August Jottings from June

Peace, I Say to You

Rev. June BoutwellPeace I leave with you; my peace I give to you. I do not give to you as the world gives. Do not let your hearts be troubled, and do not let them be afraid. (John 14:27)

I thank you for your prayers and kind communications during this difficult few months in my life.  General Synod this year was hard for me as we presented the resolution in response to the shooting at Mother Emmanuel AME Church.  I had never written a resolution before and to have to present a powerful and compelling document in the midst of my own grief and prayers for friends who had family members killed took a lot of spiritual and emotional energy. I am so grateful for the spiritual strength of Rev. Jeremy Rutledge, pastor of Circular Congregational Church in Charleston as he represented that community in the midst of his own grief and need to be present as a pastor to his local community.

My vacation was resolving some contractor and permit issues with my house in California, the committal of my mother’s ashes at sea, being with my father who could not travel for the committal of ashes, and the resolution of a difficult legal case involving one of my sons. It has not been a peaceful few weeks.

I think the whole world is in need of peace. I have been overwhelmed with black lives that did not matter and cannot fathom how the list grows longer seemingly every week. My heart is troubled and I don’t know how to respond. I have been working with UCC and ecumenical partners to respond to the church burnings in South Carolina and other places in the South. Whether it is indeed arson or from other causes, the loss of a sacred place is heartbreaking and each report renews our fears and our uneasiness.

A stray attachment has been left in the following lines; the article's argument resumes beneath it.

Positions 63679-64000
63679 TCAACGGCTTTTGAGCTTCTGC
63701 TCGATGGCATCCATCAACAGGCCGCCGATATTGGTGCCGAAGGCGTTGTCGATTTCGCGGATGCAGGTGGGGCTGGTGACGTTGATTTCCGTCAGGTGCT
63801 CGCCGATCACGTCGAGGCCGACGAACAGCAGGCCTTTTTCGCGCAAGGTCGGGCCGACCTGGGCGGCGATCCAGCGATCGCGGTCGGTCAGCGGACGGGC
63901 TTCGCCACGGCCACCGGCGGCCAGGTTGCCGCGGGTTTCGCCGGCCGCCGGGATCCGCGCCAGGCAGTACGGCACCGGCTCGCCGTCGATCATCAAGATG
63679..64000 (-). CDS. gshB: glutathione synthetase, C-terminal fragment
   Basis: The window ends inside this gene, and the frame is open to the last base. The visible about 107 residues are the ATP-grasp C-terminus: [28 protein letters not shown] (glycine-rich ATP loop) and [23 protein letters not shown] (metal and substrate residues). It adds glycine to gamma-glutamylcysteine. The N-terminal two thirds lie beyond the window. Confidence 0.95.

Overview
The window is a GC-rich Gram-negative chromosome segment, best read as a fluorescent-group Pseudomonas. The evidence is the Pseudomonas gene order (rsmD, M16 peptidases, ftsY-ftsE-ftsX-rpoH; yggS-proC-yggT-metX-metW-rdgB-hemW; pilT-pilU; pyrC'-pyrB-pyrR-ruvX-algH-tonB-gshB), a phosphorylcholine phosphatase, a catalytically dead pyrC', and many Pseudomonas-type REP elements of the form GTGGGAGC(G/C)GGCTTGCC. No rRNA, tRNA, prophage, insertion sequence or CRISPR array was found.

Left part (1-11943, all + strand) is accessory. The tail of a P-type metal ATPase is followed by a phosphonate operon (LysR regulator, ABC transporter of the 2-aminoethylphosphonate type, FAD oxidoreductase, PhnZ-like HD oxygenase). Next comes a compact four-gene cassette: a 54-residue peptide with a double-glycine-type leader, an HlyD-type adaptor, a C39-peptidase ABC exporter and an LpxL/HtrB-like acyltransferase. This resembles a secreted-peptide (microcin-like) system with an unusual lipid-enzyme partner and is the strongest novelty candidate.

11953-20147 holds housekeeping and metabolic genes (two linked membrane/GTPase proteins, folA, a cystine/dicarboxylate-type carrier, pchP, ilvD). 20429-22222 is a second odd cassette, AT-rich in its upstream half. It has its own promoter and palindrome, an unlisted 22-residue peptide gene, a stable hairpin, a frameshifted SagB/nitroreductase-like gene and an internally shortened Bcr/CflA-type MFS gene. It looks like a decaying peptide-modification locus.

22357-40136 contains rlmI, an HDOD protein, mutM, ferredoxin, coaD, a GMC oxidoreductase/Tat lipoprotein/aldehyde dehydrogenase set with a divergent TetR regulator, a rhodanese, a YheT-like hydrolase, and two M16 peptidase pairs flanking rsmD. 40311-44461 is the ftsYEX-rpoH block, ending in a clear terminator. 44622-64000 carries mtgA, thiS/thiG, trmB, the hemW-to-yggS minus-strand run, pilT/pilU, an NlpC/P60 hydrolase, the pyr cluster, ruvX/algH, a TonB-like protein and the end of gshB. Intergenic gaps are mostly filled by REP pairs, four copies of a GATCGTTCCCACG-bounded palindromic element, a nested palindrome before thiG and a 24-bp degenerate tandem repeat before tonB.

And matters of women clergy have occupied my heart and mind as I read about black female pastors being threatened. This in the midst of being involved in two national UCC initiatives that are looking to develop diverse leadership for local churches and especially for wider settings of the church such as Conference and National ministry. I am weary of fighting the gender battle and proving each day that I as good as the next person despite my racial ethnic heritage.

But as I reflect on my weariness and my heartache and my continued call to ministry, I know that I am in the place I am meant to be. I know that I am the voice that is called to proclaim God’s peace and Christ’s call to serve the world. I know that I am equipped for all that I am called to do and surrounded by a community of care and accountability that will journey with me as we seek to establish God’s realm on earth.

O Lord, you will ordain peace for us, for indeed, all that we have done, you have done for us. (Isaiah 26:12)